Family therapy is about taking care of life’s precious relationships – your family. Family therapy can address and smooth over life’s everyday bumps, or the occasional blowout. Family therapy can address issues like communication, being seen and heard within the family, acting out children, blended families, young adults leaving home, etc. Practically, family therapy can mean having all members of the family meet with a therapist, or occasionally parts or single members of the family.
Families, whether for good or bad, close or distant, loving or dysfunctional, are the main attachment figures in our lives. This means that, at least initially, we relied primarily on them for our sense of connectedness, safety, and worth. Most psychological family theories would state that the real driver of emotional wellbring is appropriate and life giving attachments with family, partners, and friends. We can love them or dislike them, but we all have to deal with them and make our peace with them: in this real life of living with them, or in the inner workings of our emotional hearts. We can live close by, or we could have taken the geographical cure and move 1000 miles away, yet there is no getting around it. Family lives in the emotional, attachment heart of each one of us. And in that emotional place, they influence us still. Families are the luck of the draw. Now if we happen to come from a generally loving and secure family, wonderful. If your family was more dysfunctional, sorry to hear that. It is not your fault, but you do have to take responsibility and change it for the best. And since there are no perfect parents, we each have a wound or two that comes down from our family.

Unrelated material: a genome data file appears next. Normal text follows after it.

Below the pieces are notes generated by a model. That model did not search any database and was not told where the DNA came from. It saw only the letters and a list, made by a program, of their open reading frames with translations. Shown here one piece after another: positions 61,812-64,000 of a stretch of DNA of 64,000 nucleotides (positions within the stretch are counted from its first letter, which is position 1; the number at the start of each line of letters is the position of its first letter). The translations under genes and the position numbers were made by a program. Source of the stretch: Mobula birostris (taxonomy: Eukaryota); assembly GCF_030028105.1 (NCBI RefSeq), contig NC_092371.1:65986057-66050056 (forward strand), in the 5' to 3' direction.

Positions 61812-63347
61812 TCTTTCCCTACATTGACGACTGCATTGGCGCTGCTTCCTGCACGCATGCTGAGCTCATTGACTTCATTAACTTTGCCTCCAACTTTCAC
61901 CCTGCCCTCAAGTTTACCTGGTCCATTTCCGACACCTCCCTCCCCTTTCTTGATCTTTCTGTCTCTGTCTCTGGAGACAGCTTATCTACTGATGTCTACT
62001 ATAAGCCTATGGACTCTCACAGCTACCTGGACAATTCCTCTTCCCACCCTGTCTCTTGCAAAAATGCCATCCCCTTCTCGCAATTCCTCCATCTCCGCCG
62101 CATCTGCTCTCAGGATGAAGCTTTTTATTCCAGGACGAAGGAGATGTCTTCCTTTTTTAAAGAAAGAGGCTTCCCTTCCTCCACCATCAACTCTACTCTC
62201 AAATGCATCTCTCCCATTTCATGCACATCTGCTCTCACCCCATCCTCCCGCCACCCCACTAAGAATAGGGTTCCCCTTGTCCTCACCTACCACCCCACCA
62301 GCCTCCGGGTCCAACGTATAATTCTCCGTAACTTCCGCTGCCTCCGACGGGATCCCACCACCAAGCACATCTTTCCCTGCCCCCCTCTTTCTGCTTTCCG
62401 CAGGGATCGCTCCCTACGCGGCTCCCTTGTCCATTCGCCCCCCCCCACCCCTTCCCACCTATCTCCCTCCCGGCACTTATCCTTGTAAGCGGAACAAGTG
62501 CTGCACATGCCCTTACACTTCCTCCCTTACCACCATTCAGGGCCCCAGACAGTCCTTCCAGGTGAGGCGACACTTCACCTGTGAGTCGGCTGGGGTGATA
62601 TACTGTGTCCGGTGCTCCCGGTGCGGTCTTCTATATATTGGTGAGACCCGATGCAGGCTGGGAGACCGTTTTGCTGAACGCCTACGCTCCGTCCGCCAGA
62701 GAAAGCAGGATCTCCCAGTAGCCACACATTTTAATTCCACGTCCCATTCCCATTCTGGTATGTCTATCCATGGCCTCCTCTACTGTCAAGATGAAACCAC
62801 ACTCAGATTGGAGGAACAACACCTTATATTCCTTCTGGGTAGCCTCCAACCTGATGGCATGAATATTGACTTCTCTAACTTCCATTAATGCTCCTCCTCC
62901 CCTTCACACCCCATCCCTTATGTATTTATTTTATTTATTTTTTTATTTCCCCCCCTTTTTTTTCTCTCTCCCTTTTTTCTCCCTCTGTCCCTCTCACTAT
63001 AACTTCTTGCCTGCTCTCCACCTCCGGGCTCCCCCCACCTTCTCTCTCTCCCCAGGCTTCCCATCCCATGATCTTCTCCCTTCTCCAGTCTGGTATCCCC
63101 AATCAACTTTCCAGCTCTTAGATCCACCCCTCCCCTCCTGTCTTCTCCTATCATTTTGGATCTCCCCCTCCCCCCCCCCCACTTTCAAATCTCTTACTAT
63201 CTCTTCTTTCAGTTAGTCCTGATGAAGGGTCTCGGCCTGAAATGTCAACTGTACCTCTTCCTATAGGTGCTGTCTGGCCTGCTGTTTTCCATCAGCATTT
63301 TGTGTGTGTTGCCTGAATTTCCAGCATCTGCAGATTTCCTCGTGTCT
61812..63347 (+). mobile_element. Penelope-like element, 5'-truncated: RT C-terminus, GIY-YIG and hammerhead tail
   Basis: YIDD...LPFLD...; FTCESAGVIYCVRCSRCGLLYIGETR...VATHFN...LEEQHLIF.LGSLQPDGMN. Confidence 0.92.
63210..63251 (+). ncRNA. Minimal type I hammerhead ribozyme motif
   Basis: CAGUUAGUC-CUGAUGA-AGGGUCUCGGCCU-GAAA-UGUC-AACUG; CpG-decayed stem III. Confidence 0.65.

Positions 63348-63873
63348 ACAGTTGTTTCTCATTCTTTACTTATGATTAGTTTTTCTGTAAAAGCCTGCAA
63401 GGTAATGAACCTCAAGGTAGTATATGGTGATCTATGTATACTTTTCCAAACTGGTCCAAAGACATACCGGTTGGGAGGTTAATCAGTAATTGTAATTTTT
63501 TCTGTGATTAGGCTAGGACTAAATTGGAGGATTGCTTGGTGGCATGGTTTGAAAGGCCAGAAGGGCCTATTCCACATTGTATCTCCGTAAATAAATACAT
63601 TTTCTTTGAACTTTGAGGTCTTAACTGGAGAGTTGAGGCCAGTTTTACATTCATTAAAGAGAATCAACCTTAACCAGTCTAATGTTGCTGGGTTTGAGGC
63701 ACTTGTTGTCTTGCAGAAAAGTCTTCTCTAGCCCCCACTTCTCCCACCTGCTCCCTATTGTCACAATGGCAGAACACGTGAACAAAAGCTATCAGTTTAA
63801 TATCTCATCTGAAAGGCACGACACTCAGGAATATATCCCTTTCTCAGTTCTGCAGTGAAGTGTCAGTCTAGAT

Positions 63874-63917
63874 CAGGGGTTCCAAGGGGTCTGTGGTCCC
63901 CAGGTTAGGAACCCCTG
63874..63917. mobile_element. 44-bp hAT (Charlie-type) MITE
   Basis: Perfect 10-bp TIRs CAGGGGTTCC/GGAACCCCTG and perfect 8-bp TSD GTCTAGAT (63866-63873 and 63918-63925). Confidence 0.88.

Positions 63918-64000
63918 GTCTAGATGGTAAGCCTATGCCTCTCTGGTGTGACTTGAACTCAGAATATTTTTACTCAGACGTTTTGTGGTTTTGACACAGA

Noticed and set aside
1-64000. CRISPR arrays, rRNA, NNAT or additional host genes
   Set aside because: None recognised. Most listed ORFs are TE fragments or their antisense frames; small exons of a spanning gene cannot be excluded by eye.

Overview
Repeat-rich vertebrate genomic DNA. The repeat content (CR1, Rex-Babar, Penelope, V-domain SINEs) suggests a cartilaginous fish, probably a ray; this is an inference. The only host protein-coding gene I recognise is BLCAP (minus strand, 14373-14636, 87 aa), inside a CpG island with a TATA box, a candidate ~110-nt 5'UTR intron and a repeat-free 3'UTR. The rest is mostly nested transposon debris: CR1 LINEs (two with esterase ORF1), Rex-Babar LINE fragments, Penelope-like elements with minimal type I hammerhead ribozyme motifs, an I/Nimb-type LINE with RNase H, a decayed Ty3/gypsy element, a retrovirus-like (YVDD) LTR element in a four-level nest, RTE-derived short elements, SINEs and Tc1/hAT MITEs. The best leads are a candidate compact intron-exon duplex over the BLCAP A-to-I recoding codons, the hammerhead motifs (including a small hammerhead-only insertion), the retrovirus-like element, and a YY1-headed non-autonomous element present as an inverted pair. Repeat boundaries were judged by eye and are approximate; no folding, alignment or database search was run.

This is what makes family therapy so important, whether you are working through difficulties with your family, or on your own, creating new shared meanings and connection can promote overall well-being. Family therapy helps people in a close relationship help each other. It enables family members who care about each other to express and explore difficult thoughts and emotions safely. It teaches better communication so that parents can talk in a way that kids can hear, and vice versa. Each family member needs to understand each other’s experiences and views. We can learn to appreciate each other’s needs, build on strengths, and make useful changes in family relationships. Family therapy can mean that no one gets left behind!
Some family psychotherapists approach family therapy from a family of origin perspective, others from a more emotionally focused therapy approach; and still others might use a more intergrative therapy style. Whatever the approach to family therapy, the goal is to communicate and bring emotional safety to all.
Written by Dr. Martin Rovers, Marriage and Family Therapist with Capital Choice Counselling Group. You can check out his profile here.